A Bittersweet Goodbye to Mr. Melvin

Cassidy Cimino, Assistant Editor

     It started from a book, Of Mice and Men. An English teacher at La Salle High School during the year 2000 asked one question that would transform a student’s life.

     The student answered the question correct and his teacher became ecstatic. The teacher rewarded the student with a high-five, praise, and made the student feel really good about himself.

     It was that moment when Mr. William Melvin wanted to mirror a life similar to his freshman English teacher. He wanted to make others feel as good as he did that day.

     Mr. Melvin pursued the dream by graduating from West Chester University in May 2008 with a Masters Degree in Secondary Education English. Immediately following his graduation, Mr. Melvin was hired at South the following fall.

     “My first three years, I taught nothing but tenth-grade academic and honors English. I also taught creative writing and film in my first years of teaching,” said Mr. Melvin. When the fourth year hit, he started teaching Advanced Placement Language and Composition alongside tenth-grade honors and academic English.

     During this time, Melvin also started a club called Link. It was a model based off a club in the school Downingtown West High School where Mr. Melvin student-taught.

     “We wanted to create another way for kids to be trained leaders and to help them grow,” Mr. Melvin said. “The other more important part was we thought it was a nice way to establish community and culture in a really big school.”

     After being a class advisor for five years, teaching for eight, creating Link, and impacting hundreds of students lives, Mr. Melvin realized his love for school involvement and “how much of an impact it can have”.

     “If you could build the community, help kids, and help faculty grow in a very big way, that would be pretty cool,” Mr. Melvin said. “I thought I could do that.”

     He began to work hard for the nineteen credits to get his principal certificate. He continues to do this at Delaware Valley University.

     Friday, September 23rd was Mr. Melvin’s last day teaching ever and Monday, September 26th was Mr. Melvin’s first day as a vice principal at Lenape Middle School.

     In high school, he thought that he only wanted to teach and be hands-on in the classroom. Mr. Melvin told me he “never thought about becoming a principal”.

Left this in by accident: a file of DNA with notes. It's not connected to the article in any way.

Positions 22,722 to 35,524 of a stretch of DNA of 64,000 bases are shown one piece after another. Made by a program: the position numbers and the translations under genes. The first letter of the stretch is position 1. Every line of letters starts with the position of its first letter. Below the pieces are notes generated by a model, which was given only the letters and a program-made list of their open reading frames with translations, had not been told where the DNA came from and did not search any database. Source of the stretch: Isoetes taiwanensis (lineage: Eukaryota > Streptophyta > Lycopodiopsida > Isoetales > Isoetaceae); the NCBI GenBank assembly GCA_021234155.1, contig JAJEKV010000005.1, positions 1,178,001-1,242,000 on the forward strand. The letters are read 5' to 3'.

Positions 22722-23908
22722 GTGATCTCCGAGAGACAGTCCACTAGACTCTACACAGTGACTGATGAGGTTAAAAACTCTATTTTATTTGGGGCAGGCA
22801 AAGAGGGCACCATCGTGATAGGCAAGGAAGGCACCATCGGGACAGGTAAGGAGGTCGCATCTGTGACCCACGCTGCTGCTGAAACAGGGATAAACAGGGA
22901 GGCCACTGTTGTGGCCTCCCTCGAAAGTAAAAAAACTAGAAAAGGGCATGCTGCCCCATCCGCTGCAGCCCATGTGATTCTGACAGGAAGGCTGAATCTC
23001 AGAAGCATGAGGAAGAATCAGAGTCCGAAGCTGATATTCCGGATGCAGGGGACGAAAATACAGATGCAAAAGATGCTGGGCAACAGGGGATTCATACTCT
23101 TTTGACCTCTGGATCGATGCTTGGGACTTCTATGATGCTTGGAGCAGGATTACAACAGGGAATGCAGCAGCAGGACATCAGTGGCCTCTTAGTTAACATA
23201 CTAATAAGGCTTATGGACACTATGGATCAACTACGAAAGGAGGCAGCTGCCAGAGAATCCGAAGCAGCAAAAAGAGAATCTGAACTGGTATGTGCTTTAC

“You get to see people grow and change and I don’t think you get to do that in many professions,” Mr. Melvin said about teaching.

     Mr. Melvin said he has “mixed feelings” about the situation. He said he’s ready for the challenge and for the culture Lenape has to offer, but he’s also nervous.

     “But on the same emotional landscape, I feel super sad. It’s been family and home for me for a long time. I feel like I grew up as an adult here in a lot of ways,” Mr. Melvin said.

     Mr. Melvin said the hardest part about leaving is the relationships he has built the past nine years he’s been here. “What I’m going to miss most about South is just the familiarity, the culture, and the sense of camaraderie I feel like I have with the faculty and the staff,” Mr. Melvin said.

     “It’s hard to leave a place where you love and you feel the people love you back,” he added.

     Mr. Melvin also said leaving his senior forum and leaving Link is rough as well. Mr. Melvin’s senior forum will be taken over by Ms. Taylor and two history teachers at South, Mr. Balkit and Mr. Marsden, will run Link.

     “It’s in good hands,” Mr. Melvin said.

     Senior Mark Gotzman agrees with Melvin. He was in Mr. Melvin’s forum and “refused to believe it was true” when Mr. Melvin announced his leaving, but knew “his new job [was] a great opportunity for him.”

     Gotzman also said, “Ms. Taylor is great. She is very kind and outgoing.”

     On the other hand, Gotzman said it was very tough to say goodbye to Melvin that final day. “We all said our goodbyes and wished him luck,” said Gotzman.

     Along with missing his forum kids, Mr. Melvin said he’s going to miss Mr. Balkit, but will see him a lot since they are best friends.

     Mr. Melvin said he would also miss his previous mentor Mr. Crea and the people in his pod such as Ms. Resigner, Ms. Tannous, Mrs. Gilbert, Mr. Smith, Mr. Cawley, and Ms. Reilly.

     Mr. Melvin thinks it’s important for everyone to know it was not an easy decision for him.

     On the other side, he is “looking forward to a challenge” and cannot wait to see himself stretch as a leader while working with students in a different way.

     Mr. Melvin will definitely be missed at South, but he will not be forgotten by the hundreds of students and staff he has made an impact on.

     It was indeed a bittersweet goodbye, but Mr. Melvin’s legacy will carry on within South, just as he will carry South within him moving forward.